“Increased investment and governance is required on a national level, for policy development. A top-down approach is required in order to empower change on an individual and community level.” (Parents’ Voice Survey, 2020)
“National government needs to set national expectations and benchmarks to guide and support action at lower levels.” (Parents’ Voice Survey, 2020)
“We must approach it from a systematic approach and not just rely on personal behaviour change” (Parents’ Voice Survey, 2018)
3. Place a health levy on sugary drinks to increase the price by 20%.
The introduction of a health levy on sugary drinks has strong support amongst Australian parents. In fact, our surveys show that more than 90 per cent of our parent members are in support of such a levy.
In addition, international case studies have proven the effectiveness of using price levers as a way of decreasing consumer demand (similar to tobacco) and have demonstrated how income generated from the levy can be redirected to health promotion and prevention activities or could fund a national taskforce on obesity.
“We know that sugary drinks are unnecessary, so by increasing the price, the sale and consumption will decrease.” (Parents’ Voice Survey, 2020)
“I think a levy will bring about the most change and is proving to be somewhat successful overseas. We need more direct strategies to impact on consumers (e.g a levy) but also in conjunction with other strategies so they support one another (e.g. food reformulation and education).” (Parents’ Voice Survey, 2018)
4. Improve the Health Star Rating System and make it mandatory.
Unfortunately, many parents do not trust the HSR system because in its current form it appears too easy for food companies to take advantage of loopholes, manipulate ratings of products or choose not to partake in the system at all.
“In its current state the health star rating system does not provide adequate information…The fact it is voluntary adds to its flaws.” (Parents’ Voice Survey, 2020)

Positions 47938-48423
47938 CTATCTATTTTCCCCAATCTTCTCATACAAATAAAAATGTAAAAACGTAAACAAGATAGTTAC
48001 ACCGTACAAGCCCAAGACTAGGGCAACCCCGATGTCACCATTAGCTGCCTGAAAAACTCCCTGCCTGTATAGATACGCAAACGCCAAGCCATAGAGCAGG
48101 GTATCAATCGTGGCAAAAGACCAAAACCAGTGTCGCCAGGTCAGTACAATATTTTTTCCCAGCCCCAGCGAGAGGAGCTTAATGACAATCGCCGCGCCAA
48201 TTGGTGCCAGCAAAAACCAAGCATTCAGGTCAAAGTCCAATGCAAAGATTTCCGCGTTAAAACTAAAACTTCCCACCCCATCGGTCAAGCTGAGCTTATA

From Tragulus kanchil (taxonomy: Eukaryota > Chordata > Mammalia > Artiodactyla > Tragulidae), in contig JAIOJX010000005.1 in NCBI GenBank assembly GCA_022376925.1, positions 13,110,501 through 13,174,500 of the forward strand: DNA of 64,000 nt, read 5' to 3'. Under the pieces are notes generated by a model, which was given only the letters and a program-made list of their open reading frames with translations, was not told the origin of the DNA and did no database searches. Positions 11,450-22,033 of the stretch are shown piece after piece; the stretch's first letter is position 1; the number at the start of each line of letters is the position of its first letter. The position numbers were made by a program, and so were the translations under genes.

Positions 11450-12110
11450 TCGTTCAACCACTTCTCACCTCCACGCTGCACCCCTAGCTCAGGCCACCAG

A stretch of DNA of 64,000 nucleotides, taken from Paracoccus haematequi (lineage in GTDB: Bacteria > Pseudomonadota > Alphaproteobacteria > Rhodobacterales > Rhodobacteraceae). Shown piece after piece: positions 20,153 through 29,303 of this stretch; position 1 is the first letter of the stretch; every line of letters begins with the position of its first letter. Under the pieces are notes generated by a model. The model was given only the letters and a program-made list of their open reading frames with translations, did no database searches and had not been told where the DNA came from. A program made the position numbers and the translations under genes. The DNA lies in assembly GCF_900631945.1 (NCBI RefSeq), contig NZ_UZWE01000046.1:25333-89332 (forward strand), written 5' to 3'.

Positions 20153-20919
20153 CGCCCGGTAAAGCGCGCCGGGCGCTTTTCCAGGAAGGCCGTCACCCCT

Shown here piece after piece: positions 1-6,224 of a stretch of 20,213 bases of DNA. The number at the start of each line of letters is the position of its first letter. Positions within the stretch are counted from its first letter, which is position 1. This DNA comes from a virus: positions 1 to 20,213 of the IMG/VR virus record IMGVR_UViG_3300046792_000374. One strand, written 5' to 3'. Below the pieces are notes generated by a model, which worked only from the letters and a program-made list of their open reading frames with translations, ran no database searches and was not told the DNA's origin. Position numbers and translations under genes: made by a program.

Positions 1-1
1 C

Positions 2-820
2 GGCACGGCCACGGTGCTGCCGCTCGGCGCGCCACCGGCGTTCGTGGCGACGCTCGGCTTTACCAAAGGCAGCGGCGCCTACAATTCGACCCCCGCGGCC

In fact, 81 per cent of our surveyed parents agreed (in a 2017 survey) that making the HSR system mandatory would help them to make quicker and healthier decisions.
“Mandatory regulated Health Star reform would be a fantastic achievement” (Parents’ Voice Survey, 2020)
Continuing Strong Foundations
Please refer to page 20 of the Consultation Paper, which highlights the importance of continuing and building on current prevention activity, before completing this question.
Question 8: How do we enhance current prevention action?
A current deficiency in prevention health and improving nutrition and physical activity is long term funding consistency. We support the Public Health Association of Australia’s campaign for 5 per cent of the overall health budget be allocated annually to prevention.
Sustained funding will allow programs to work in collaboration with their communities to drive long term systemic change. Parents’ Voice knows that the greatest outcomes come when local communities, funded and supported by governments, take charge and improve their food and physical activity environments together.
“Sustainable change needs to come from whole-of-community / policy makers.” (Parents’ Voice Survey, 2020)
Question 9: Any additional feedback/comments?
Parents’ Voice is a network of over 10,000 parents from across Australia who advocate for improved food and physical activity environments for Australian children. Parents’ Voice is financially supported by Diabetes Victoria and VicHealth.
Parents’ Voice appreciates the opportunity to comment on the National Preventive Health Strategy Consultation Paper. Our answers to the previous questions are on behalf of our 10,000 parents and reflects their views and efforts to reduce the burden of obesity on Australian children.
More than 1 in 4 Australian children are above a healthy weight. These children are at greater risk of becoming obese adults and therefore at greater risk of developing chronic conditions such as type 2 diabetes, cancer and heart disease. Urgent action is needed to ensure that this generation does not become the first to live shorter lives than their parents.
Finally, parents were keen to highlight that measures which shame children about their weight but do little to address the underlying social and commercial determinants of health. These shaming practices are detrimental to the mental health and wellbeing of all children and needs to be stopped.
Instead we should work on creating a world where all children (not just those at risk of poor health outcomes) are supported to maintain a healthy body and mind as they grow into adulthood and we feel that this strategy brings us one step closer to that goal.
If you have any questions about our submission, please email our team at firstname.lastname@example.org.